Newt’s last stand

by The City Wire staff ([email protected]) 78 views 

Newt Gingrich’s emotional speech following a rare 2012 primary victory in Georgia was imaginative, policy driven, boastful, and enthusiastic — that last once being especially impressive given the relentless campaigning the third-place presidential candidate has subjected himself to.

Unfortunately, nothing else has gone right for the former House Speaker who, despite the frazzled appearance, may be one of the great political talents of his era, which makes his turbulent turns in this race all the more fascinating. Maybe it was his failed notion of placing everything on the Florida primaries. Or the avalanche of negative advertising he has suffered from cable television pundits and former Massachusetts Gov. Mitt Romney’s massive financial advantages. Or maybe it was just the mean-spirited attacks, coupled with the long history (cutting deals with Bill Clinton during his days in Congress, the sad end to said days in Congress, the messy personal life), that led rank-and-file conservatives in search of a different alternative to the Romney machine.

Clearly the GOP base is not in love with Romney, and this despite his campaign’s relentless efforts to remind voters why they should love him despite a deep-down-feeling that seems to keep that from happening. Because Romney can’t quite sell (on an emotional level) the angry conservative speech that one-third of the country is anxious to eat up, it should be no surprise that the electorate has sought out someone else.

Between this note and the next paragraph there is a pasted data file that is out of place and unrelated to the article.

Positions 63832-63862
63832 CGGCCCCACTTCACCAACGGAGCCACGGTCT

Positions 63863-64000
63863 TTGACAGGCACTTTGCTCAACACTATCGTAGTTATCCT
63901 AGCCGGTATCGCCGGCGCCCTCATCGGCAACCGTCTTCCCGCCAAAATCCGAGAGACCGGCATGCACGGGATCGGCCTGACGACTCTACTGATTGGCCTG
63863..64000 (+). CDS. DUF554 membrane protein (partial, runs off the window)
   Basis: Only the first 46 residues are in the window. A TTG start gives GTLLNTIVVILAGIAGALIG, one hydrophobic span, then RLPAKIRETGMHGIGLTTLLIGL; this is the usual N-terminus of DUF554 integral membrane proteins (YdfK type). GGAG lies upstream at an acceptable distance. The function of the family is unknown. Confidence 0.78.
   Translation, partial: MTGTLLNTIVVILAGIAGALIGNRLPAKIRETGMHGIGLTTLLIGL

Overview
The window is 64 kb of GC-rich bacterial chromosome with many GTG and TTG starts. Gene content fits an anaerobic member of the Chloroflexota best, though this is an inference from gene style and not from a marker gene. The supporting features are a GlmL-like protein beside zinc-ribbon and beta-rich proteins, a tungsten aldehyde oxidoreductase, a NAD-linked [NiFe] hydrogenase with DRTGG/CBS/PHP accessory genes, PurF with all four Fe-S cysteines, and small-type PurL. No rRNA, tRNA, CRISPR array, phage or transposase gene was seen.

Now many Republicans believe that former Pennsylvania Sen. Rick Santorum, whose conservative bona fides are by no means in doubt, is the best choice to run against and debate President Barack Obama this fall.

Forget for a moment Santorum’s reductive views of women’s rights, or his expansive thoughts of religion in the public square, and still other views sure to turn off independents this November, and concentrate on the present. Midwest conservatives — from Oklahoma to North Dakota to Tennessee, and very nearly Ohio — are making a key point: that is, they would rather be wrong with Santorum then right with Romney. That is startling when considering Romney, despite all his faults, still remains the GOP’s best hope of dethroning what is sure to be the best financed reelection effort in U.S. presidential history.

Adding to Romney’s deficit is the South. It is by no means a given that he’ll come away with a single GOP primary victory south of the Mason-Dixon Line before the Republican convention meets in Tampa. (The Virginia primary doesn’t count since Romney didn’t face either of his chief opponents. And neither do the returns in Florida which, with its cosmopolitan/transplant southern half, is atypical of the region.)

Santorum and Gingrich – mainly the former – are likely to own upcoming primary contests in Alabama, Missouri and Louisiana. As network analysts have noted, perhaps this is the region where a victorious Romney begins searching for a running mate.